River Cross-section


Producing a cross-section of a river channel is a basic river fieldwork skill.
Whether you need to find the discharge or examine the profile of a feature such as a meander or riffle, it will be necessary to produce a cross-section of the river.

The first stage is to measure the width and depth of the river. The data can then be plotted to create a scale diagram of the cross-section or used to find the cross-sectional area and wetted perimeter of the river.


A long, waterproof, tape measure is needed to find the width of the river.
A rigid meter rule and / or a longer pole, such as a surveying pole, is needed for the depth readings.



(Check pockets, wrists etc before you start. Watches and mobiles don’t like getting wet!)

Stream Width

First, find the width of the river. Stretch a tape measure from one bank to the other at 90° to the course of the river. The start and finishing points for the measuring are the points where the dry bank meets the water.

Don’t let the tape drag in the water – that can give you a longer reading than the actual width, so keep the tape tight and about 20cm above the water surface.

 Look straight down from above the tape to work out where it meets the edges of the river.

It is possible that the river or stream only occupies part of the whole channel, and that in flood conditions the river expands, and currently dry bank areas become part of the channel. If you wish to include a prediction of the river’s characteristics when in flood you will need to also measure the bankfull width.

Bankfull Width

A tape measure is again stretched from one bank to the other at 90° to the course of the river. This time, the start and finishing points for the measuring are the points where the vegetation and gradient of the bank suggest that the river has reached its maximum capacity. If the water were to rise above these points flooding of the surrounding area would occur. Again, keep the tape tight, don’t let it sag, and read the width from directly above the tape.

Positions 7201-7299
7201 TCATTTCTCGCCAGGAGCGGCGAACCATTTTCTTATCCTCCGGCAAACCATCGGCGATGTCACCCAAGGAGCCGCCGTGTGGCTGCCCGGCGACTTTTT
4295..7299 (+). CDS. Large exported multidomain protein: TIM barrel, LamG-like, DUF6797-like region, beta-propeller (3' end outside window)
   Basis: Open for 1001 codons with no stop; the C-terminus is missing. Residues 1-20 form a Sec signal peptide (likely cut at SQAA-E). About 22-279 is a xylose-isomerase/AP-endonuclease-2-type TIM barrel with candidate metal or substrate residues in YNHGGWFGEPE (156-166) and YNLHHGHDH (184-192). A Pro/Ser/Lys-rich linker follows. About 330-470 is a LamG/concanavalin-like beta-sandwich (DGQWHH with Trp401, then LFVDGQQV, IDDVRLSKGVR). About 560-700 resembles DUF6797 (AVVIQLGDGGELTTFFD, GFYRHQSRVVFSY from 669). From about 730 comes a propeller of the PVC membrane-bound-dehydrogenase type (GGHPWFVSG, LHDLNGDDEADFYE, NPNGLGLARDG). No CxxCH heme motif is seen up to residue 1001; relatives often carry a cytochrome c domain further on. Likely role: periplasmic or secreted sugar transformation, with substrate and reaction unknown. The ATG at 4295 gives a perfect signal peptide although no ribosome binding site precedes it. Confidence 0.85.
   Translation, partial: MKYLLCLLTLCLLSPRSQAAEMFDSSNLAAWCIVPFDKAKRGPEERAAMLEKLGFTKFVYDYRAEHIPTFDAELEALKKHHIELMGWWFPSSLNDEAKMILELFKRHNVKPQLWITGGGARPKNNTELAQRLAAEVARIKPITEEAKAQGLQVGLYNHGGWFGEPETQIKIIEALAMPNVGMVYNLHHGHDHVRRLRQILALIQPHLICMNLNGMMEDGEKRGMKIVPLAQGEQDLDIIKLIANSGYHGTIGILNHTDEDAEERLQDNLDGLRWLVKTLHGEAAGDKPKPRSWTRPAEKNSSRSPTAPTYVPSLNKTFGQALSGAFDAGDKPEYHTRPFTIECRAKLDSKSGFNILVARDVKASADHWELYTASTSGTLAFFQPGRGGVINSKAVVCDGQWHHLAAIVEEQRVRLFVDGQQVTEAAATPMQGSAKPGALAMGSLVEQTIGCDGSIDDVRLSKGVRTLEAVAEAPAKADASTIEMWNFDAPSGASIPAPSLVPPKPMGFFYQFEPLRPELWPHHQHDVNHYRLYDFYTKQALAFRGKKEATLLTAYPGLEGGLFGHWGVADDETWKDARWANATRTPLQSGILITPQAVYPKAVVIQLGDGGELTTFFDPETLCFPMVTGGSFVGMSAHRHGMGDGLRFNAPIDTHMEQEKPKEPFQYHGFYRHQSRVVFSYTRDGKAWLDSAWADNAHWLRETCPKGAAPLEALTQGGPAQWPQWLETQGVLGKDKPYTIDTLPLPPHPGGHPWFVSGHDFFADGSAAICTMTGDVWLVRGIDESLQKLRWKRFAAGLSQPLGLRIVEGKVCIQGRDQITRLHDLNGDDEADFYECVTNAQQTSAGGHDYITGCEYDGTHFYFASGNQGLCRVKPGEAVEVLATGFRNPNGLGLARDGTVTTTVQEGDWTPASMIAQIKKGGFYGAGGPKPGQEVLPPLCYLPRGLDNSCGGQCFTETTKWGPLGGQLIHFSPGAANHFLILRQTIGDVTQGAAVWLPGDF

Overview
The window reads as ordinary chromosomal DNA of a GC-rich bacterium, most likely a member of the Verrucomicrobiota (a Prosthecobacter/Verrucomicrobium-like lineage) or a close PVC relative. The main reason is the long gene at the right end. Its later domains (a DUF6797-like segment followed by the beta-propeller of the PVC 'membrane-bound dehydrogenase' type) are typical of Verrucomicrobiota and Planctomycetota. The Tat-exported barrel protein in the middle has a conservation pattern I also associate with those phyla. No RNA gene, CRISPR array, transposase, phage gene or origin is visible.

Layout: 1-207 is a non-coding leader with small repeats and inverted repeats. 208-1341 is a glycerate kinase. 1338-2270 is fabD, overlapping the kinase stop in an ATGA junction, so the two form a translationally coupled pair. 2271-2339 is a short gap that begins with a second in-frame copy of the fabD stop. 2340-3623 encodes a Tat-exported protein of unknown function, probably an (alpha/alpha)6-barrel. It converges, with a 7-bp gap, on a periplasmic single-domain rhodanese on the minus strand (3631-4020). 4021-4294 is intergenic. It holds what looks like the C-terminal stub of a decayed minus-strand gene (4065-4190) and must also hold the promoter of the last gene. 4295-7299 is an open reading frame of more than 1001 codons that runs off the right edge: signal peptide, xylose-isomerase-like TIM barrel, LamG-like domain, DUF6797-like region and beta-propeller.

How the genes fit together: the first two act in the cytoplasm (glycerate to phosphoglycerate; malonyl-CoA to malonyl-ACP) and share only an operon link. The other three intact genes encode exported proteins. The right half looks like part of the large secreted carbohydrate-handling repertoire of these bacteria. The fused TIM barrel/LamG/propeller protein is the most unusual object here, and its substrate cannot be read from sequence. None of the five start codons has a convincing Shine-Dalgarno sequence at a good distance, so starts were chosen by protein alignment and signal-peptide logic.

Water Depth

Having established the width of the river, find its depth at regular intervals across the width. How many readings you take depends upon the width of the river and the amount of detail you require. For most rivers, intervals of 50cm are a good compromise between excessive work and loss of detail. If in doubt, divide the width by ten, and use that value as the distance between measurements.

The tape measure which was stretched from one bank to the other can be used as a guide to ensure that you take measurements in a straight line. It is also a useful way to measure the gaps between readings.

Starting on the edge of the river, lower the measuring stick into the water and hold it vertically, with the end just touching the bottom. Read off the depth, and make sure the reading has been written down. Repeat that every 50cm as you move across the river.

Use measuring stick edge-on so it doesn’t bend under the pressure of the flowing water, and so you don’t get a bow wave pushing water up the stick. Both can make the water seem a little deeper than it is.

If the water becomes too deep for a meter rule, a surveying pole or similar item can be used, the depth marked on it and then measured with a tape.

WARNING: If the water is so deep that you cannot use a meter rule, think very carefully about going into the river. Only go into deep water if you know what you are doing.



Plotting your data onto graph paper is the same as drawing any other graph, with one major difference. Instead of measuring values up from zero at the bottom of the graph, you must measure then down from zero at the top of the graph. This is because you are plotting depths that go down from ground level.

Use the horizontal axis of the graph for distance, in 50cm units. Use the vertical axis for water depth, starting at 0 at the top and going down to the maximum depth you recorded.

Having drawn your cross-section by ‘joining the dots’ on your graph you have created a scale picture of a slice through the river. This diagram can be used to calculate the cross-sectional area or wetted perimeter of the river, which are needed to find discharge and channel efficiency.

You can calculate the area by using graph paper or use one of many computer programs that are available.